UNSC’s inaction in the Arab world’s disputes stem from two basic reasons. The first is superpowers’ will to support their Arab allies to restore the power balance to its former shape, and to remove the forces fighting to change the status quo. The second reason is igniting proxy wars and consequently reducing the superpowers’ losses and expenses. With this they would have more opportunity to focus on their objectives across the world.

In the west Asia, which is laden with political conflicts and sectarian disputes, it is less costly for the world powers to guide the conflicts remotely rather than intervening directly. The case was different in Ukraine as it drew an immediate reaction. This is because Russia wants preservation of strategic influence in neighboring countries and the West seeks to restrain Russia’s power and press it in Ukraine. However, disputes between Russia and the West over Ukraine case, after months of exchanged threats and sanctions, resulted in striking a deal.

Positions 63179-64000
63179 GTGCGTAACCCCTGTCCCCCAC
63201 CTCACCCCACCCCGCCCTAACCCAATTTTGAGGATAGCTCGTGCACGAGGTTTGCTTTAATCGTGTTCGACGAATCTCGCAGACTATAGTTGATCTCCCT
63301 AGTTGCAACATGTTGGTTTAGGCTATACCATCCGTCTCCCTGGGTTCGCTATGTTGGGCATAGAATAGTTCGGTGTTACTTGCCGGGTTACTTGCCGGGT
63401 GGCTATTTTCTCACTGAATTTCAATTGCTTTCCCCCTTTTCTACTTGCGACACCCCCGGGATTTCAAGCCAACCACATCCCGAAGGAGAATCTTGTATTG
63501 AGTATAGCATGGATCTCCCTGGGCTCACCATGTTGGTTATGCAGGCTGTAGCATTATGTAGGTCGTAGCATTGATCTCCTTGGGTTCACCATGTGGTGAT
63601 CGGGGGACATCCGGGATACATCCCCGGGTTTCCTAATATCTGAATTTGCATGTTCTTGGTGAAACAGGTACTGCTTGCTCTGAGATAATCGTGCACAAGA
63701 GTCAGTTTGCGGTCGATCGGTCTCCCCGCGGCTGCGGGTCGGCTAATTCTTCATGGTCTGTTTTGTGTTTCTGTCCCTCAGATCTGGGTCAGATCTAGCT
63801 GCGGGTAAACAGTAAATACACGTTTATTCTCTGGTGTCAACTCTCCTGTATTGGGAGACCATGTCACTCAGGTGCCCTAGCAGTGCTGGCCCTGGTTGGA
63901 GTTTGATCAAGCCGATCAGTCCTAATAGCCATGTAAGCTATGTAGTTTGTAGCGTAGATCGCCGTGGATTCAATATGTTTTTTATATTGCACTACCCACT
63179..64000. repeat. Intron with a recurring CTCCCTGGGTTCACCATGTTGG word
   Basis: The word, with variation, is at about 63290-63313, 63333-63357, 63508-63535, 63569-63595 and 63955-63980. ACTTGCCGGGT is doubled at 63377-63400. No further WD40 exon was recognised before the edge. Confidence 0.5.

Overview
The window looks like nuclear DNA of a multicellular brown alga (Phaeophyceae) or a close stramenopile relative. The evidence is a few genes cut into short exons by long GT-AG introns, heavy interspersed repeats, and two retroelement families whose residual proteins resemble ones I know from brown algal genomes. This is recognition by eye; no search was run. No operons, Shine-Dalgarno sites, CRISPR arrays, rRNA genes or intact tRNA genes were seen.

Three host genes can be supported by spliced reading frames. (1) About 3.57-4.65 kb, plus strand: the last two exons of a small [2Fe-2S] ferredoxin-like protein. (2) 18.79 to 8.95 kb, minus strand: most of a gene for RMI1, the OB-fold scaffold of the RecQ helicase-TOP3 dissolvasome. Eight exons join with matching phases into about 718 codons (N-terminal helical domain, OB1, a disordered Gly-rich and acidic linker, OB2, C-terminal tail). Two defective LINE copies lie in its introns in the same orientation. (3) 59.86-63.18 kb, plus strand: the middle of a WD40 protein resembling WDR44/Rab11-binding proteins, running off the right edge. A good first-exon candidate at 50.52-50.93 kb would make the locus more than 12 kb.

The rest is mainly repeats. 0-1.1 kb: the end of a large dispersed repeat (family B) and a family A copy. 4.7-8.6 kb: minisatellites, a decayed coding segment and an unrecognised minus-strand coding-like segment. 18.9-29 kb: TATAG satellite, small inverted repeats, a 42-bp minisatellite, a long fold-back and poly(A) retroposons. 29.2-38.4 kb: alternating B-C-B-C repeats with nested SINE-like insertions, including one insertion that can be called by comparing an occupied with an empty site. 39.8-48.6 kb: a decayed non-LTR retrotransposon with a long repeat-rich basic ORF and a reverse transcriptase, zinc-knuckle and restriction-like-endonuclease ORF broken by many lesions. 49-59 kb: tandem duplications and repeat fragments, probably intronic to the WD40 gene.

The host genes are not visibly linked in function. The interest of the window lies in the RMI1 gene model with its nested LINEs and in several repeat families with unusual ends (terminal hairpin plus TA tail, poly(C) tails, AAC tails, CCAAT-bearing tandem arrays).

In total, the countries that were the world’s largest economies and were enjoying nuclear powers established the UNSC as an institution to preserve the so-called world peace. Therefore, any decision that is made by the UNSC is set in line with its major members interests.
The UNSC’s different reactions against Yemen and Ukraine cases showcase were due to overlapping interests in the first case and disputed ones in the latter.

Conflicting US- Russian interests in Ukraine case, after months of severe disputes, have led to a deal while the two powers’ accordant or at least overlapping interests have led to a resolution aiming to undermine and marginalize Yemen’s Ansarullah group that tipped the scale in favor of Saudi Arabia, to show that, even in such a formally global institution the decisions are directed by their makers’ national or their allies interests.